A common activity for travellers in Myanmar is to walk from Kalaw to Inle Lake. You can either choose a 2 or 3 day venture. I booked my two day hike through a company called Ever Smile in Kalaw (32,000 kyat which includes transport, accommodation and food), and there are plenty of other companies who offer this service in the town. The company will transfer your luggage to the hostel you will be staying at in Nyaungshwe, and if you are not staying there you will be able to pick it up after the trek.
Day one begins with an 8am pickup and then the trucks drive about 30 minutes away to drop the travellers to the start of the trail, (apparently 3 day trekkers just follow the driven section on day one). Our group consisted of nine people and one guide. Personally, I was anticipating a more strenuous, jungle trek, but I was pleasantly surprised by the meandering pace we adopted as we strolled through rolling hills that reminded me of the English countryside.
Most groups seemed to stop at a little village where we were offered tea and watched the local women hand weaving scarves that they wrap around their heads. These things can often feel quite touristy, but it had a more relaxed vibe. They didn’t encourage anyone to buy their products, and even allowed some people to try them on. After a spectacular Burmese lunch we continued the trek. At this point parts of the trail started getting quite slippery, and it was difficult to enjoy the scenery as you were constantly watching your footing. I found a sturdy stick to support myself during this section.
After 18km we arrived at the village where we were staying. You can request to stay in the local monastery which is a very basic affair, but our guide told us that it was quite unhygienic in there. We stayed in a simple homestay that was comfortable for the one night, but it didn’t have any running water or western toilets, so I was glad that it was only a fleeting visit. Dinner here was the best Burmese food that I have ever tasted, and after the strenuous day it was well needed.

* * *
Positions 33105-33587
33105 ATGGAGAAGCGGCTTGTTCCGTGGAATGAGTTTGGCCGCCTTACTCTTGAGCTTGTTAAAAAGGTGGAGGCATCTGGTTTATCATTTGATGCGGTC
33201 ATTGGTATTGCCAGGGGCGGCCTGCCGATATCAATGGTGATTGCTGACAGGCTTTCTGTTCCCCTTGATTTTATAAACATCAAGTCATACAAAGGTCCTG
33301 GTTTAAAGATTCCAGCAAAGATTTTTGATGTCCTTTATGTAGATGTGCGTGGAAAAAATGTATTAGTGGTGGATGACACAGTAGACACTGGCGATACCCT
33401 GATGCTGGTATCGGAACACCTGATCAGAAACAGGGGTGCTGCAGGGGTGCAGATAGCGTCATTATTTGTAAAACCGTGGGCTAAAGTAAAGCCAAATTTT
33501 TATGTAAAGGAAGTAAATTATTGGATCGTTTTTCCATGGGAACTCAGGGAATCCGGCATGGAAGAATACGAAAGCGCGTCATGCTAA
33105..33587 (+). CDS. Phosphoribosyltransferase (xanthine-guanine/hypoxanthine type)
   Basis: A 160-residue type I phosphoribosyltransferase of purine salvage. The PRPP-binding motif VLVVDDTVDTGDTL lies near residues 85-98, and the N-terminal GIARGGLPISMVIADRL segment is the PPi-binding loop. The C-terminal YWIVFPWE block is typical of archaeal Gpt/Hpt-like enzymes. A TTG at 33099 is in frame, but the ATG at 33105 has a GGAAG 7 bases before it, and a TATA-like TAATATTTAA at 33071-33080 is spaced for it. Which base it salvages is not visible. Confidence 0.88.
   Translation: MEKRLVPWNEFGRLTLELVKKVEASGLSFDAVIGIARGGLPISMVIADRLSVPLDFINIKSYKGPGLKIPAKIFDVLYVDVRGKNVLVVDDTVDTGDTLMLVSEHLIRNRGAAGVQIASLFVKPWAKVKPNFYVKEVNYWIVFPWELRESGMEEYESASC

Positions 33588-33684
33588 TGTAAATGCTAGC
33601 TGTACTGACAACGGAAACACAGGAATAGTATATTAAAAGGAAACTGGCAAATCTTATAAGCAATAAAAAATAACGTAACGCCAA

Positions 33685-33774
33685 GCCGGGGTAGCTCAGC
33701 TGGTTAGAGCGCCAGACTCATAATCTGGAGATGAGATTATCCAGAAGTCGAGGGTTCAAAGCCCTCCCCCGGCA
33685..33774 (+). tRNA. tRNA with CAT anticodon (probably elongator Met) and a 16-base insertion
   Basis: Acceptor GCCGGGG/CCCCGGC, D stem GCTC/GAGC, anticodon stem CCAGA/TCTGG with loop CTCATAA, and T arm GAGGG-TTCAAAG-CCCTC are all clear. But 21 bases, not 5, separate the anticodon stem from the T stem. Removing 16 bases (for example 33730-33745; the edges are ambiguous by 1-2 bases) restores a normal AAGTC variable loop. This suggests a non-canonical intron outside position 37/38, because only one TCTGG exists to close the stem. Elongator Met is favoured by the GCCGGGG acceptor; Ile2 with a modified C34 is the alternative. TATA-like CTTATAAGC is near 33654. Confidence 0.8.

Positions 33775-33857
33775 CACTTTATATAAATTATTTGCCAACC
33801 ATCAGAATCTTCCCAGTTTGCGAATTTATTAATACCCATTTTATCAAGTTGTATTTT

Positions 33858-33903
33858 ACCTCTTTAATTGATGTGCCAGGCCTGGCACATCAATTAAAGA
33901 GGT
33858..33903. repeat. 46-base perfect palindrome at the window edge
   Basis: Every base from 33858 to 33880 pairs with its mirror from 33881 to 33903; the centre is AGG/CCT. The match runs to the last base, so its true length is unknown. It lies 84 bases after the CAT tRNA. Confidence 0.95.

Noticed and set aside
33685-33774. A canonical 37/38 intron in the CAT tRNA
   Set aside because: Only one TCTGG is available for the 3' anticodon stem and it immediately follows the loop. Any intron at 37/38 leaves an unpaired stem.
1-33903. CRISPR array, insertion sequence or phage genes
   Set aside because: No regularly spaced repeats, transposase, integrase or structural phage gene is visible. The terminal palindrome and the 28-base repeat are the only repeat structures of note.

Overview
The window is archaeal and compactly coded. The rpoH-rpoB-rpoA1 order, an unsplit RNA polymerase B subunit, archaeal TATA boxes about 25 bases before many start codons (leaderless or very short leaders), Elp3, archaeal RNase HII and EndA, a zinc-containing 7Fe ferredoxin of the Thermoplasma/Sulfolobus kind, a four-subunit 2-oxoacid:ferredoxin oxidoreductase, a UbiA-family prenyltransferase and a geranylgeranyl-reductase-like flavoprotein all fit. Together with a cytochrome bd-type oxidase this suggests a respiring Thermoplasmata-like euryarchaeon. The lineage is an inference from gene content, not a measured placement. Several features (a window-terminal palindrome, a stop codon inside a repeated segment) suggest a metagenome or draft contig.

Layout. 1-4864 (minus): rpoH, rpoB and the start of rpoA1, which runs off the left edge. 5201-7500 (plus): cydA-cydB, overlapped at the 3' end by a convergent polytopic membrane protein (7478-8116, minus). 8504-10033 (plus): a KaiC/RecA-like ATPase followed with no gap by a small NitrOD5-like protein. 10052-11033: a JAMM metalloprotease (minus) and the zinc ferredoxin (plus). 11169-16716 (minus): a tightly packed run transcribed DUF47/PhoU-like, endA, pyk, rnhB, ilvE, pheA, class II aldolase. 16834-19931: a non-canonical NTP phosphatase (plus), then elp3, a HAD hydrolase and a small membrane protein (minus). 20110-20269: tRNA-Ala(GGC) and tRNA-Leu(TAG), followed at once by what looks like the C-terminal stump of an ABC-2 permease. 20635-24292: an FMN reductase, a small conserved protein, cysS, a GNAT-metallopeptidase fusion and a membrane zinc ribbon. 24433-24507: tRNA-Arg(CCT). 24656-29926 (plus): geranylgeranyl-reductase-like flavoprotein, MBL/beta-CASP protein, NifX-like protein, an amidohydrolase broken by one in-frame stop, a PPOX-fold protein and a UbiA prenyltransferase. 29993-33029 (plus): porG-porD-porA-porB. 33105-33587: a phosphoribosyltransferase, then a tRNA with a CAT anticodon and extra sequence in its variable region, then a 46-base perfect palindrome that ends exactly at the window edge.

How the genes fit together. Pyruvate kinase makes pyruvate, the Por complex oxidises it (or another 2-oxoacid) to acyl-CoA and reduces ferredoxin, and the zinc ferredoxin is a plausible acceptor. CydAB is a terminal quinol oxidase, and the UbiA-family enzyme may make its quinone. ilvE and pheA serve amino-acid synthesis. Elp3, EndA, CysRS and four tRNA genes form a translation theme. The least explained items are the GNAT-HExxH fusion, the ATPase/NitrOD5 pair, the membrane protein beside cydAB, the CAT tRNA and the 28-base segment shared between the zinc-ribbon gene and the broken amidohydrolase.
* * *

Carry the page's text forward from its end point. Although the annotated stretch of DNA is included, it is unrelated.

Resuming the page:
Breakfast is served at 6am, and by 7 you will stroll out of the village. Life begins early in Myanmar, so many locals will already be well into their working day. Day two consists of a 14km walk, and by lunch time you will have reached the end of your trek. From here there is a short boat trip included which will ferry you over to Nyaungshwe where most foreigners stay. Alternatively, some guides will offer you a tour of the surrounding sites for an additional 3,000 kyat.
I did this trip just at the end of the wet season in October. Luckily, all of the terrain was lush and green from the rains which made it even more picturesque. Also, we only had one little downpour during lunch. However, I am certain that conditions would be very different depending on the season.
Things to bring:
- Waterproof jacket
- Warm clothes for the evening
- Insect repellent
- Good shoes for walking
- Toilet roll
- 1l water
- Money for drinks along the route and the 12,500 kyat entrance fee to Inle